This democratized self which has no necessary social content and no necessary social identity can then be anything, can assume any role or take any point of view, because it is in and for itself nothing. This relationship of the modern self to its acts and its roles has been conceptualized by its acutest and most perceptive theorists in what at first sight appear to be two quite different and incompatible ways. Sartre –I speak now only of the Sartre of the thirties and forties– has depicted the self as entirely distinct from any particular social role which it may happen to assume; Erving Goffman by contrast has liquidated the self into its role-playing, arguing that the self is no more than ‘a peg’ on which the clothes of the role are hung (Goffman 1959, p. 253). For Sartre the central error is to identify the self with its roles, a mistake which carries the burden of moral bad faith as well as of intellectual confusion; for Goffman the central error is to suppose that there is a substantial self over and beyond the complex presentations of role-playing, a mistake committed by those who wish to keep part of the human world ‘safe from sociology’. Yet the two apparently contrasting views have much more in common tha[n] a first statement would lead one to suspect. In Goffman’s anecdotal descriptions of the social world there is still discernible that ghostly ‘I’, the psychological peg to whom Goffman denies substantial selfhood, flitting evanescently from one solidly role-structured situation to another; and for Sartre the self’s self-discovery is characterized as the discovery that the self is ‘nothing’, is not a substance but a set of perpetually open possibilities. Thus at a deep level a certain agreement underlies Sartre’s and Goffman’s surface disagreements; and they agree in nothing more than in this, that both see the self as entirely set over against the social world. For Goffman, for whom the social world is everything, the self is therefore nothing at all, it occupies no social space. For Sartre, whatever social space it occupies it does so only accidentally, and therefore he too sees the self as in no way an actuality.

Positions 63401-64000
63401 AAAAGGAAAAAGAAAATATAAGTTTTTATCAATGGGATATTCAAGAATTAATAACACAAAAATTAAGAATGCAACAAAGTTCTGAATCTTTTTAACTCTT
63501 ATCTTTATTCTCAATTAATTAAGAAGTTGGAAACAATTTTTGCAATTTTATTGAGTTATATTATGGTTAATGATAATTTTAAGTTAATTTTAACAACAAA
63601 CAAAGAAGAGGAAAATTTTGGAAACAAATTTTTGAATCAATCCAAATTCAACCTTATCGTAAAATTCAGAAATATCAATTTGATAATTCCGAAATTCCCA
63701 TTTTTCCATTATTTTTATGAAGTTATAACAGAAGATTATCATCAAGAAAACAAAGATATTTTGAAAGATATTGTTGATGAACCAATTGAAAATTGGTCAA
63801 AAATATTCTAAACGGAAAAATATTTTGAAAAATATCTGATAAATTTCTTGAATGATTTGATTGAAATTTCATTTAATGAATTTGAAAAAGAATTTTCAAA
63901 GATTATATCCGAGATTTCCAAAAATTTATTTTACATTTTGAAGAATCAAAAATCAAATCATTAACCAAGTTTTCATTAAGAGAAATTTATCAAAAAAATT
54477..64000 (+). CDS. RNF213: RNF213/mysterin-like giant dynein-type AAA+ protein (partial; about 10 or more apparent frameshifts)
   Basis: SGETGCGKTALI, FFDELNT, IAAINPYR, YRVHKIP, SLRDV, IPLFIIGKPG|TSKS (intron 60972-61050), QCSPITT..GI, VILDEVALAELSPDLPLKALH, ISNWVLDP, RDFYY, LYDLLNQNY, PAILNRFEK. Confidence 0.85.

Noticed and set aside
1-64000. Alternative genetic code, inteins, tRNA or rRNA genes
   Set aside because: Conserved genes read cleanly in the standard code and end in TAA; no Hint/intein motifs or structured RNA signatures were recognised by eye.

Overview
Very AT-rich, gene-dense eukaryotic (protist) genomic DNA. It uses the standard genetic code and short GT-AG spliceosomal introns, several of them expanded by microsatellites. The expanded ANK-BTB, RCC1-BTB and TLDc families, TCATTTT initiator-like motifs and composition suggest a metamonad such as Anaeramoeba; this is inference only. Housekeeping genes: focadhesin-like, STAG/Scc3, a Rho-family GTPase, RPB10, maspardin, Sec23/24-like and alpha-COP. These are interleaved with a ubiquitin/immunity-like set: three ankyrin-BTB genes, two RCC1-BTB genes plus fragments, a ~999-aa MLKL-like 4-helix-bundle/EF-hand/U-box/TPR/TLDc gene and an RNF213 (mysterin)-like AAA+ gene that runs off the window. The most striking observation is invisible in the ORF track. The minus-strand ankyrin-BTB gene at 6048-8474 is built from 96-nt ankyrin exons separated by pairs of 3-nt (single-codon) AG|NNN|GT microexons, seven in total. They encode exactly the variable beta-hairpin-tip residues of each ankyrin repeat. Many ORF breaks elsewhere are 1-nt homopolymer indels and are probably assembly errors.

[…] [O]ne way of re-envisaging the emotivist self is as having suffered a deprivation, a stripping away of qualities that were once believed to belong to the self. The self is now thought of as lacking any necessary social identity, because the kind of social identity that it once enjoyed is no longer available; the self is now thought of as criterionless, because the kind of telos in terms of which it once judged and acted is no longer thought to be credible. What kind of identity and what kind of telos were they?